Ottawa's built heritage subcommittee has approved proposed alterations to two ByWard Market buildings ravaged by a major fire last spring, which include increasing one property’s height to four storeys and introducing more housing in the busy commercial district.
As part of their rebuild plans, the property owners of 35-37 William St. — home to the currently closed Vittoria Trattoria restaurant — want to repair the buildings’ front stone façades and also build a four-storey addition with rental units behind the Italian eatery in the unused rear yard of 62 York St.
The third and fourth floors of the addition would be set back several metres from the William Street façade, according to a report on the proposed alterations, recommended by City of Ottawa heritage staff.
Meanwhile, staff support plans to reconstruct and restore the brick façades of the “severely” damaged adjacent buildings at 41-41 ½ William St. and adding a set-back mezzanine on top of that roof.
The William Street properties have heritage designation under the Ontario Heritage Act, so the owners have to get permission from the city council to make substantial changes to the buildings.
The proposed height of the addition behind Vittoria Trattoria — which sits among two-storey, flat-roofed buildings — generated some concerns during the heritage subcommittee’s meeting on Tuesday.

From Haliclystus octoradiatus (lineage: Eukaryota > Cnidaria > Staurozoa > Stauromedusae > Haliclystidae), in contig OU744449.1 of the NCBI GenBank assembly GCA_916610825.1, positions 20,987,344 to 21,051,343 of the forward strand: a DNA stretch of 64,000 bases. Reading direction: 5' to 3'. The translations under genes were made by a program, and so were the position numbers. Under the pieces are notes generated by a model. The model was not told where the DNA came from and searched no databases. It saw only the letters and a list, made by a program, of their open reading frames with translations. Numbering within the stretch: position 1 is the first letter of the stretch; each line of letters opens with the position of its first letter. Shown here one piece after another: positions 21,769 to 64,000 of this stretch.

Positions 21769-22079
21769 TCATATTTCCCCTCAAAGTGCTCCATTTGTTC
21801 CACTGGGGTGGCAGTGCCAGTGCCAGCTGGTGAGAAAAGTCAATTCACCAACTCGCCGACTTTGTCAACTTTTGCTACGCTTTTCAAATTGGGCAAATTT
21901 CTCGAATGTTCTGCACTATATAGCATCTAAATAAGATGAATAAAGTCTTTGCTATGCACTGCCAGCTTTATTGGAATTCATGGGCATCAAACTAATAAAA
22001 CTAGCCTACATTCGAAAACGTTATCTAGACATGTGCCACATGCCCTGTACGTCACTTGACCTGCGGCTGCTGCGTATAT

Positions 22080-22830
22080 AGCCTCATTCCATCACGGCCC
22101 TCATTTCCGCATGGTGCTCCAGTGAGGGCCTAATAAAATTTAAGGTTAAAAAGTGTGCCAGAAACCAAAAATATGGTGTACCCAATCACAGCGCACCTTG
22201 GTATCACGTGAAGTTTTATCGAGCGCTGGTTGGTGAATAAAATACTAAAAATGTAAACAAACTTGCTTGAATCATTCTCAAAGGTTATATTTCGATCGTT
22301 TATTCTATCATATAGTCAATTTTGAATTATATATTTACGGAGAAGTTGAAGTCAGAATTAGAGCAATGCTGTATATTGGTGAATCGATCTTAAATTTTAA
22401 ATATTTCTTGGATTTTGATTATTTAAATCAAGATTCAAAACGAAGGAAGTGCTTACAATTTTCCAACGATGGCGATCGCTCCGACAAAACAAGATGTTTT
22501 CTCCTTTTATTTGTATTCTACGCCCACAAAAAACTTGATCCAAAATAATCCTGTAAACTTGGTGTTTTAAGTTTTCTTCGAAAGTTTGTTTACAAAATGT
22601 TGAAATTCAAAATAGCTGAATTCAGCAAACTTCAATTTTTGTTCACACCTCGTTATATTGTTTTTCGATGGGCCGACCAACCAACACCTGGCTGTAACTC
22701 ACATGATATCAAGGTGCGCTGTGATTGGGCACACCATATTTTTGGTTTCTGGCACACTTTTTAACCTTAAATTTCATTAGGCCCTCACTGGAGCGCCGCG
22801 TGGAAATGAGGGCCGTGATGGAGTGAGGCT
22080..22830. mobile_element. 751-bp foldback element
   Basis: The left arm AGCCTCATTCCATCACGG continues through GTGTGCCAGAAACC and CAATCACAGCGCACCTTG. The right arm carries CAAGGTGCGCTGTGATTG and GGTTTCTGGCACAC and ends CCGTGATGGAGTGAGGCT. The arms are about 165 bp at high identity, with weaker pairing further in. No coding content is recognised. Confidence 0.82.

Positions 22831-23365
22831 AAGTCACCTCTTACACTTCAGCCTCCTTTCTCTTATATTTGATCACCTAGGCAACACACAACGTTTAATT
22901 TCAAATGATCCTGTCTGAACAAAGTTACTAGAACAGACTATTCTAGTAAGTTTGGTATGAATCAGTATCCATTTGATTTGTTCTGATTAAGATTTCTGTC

Public subcommittee member Jennifer Halsall moved a motion asking to limit the addition to three storeys total, arguing that four is “visually incompatible with the historic integrity of William Street.
Sally Coutts of the city’s heritage department said staff conducted studies of how the addition would look from different views and determined that four storeys doesn’t have an “adverse impact” on the “heritage character” of the ByWard Market.
The property owners originally asked for six storeys and heritage staff refused, Coutts noted.
Asked whether the alterations for his properties approved Tuesday are what he wanted, [the building owner] said he would’ve preferred a taller addition but agrees that four storeys is “a reasonable height” after talking to his consultants and heritage staff.
“More density means more units, more money. But we’re also sympathetic to the needs and climate and the character of the ByWard Market and we don’t want to ruin that,” he said.
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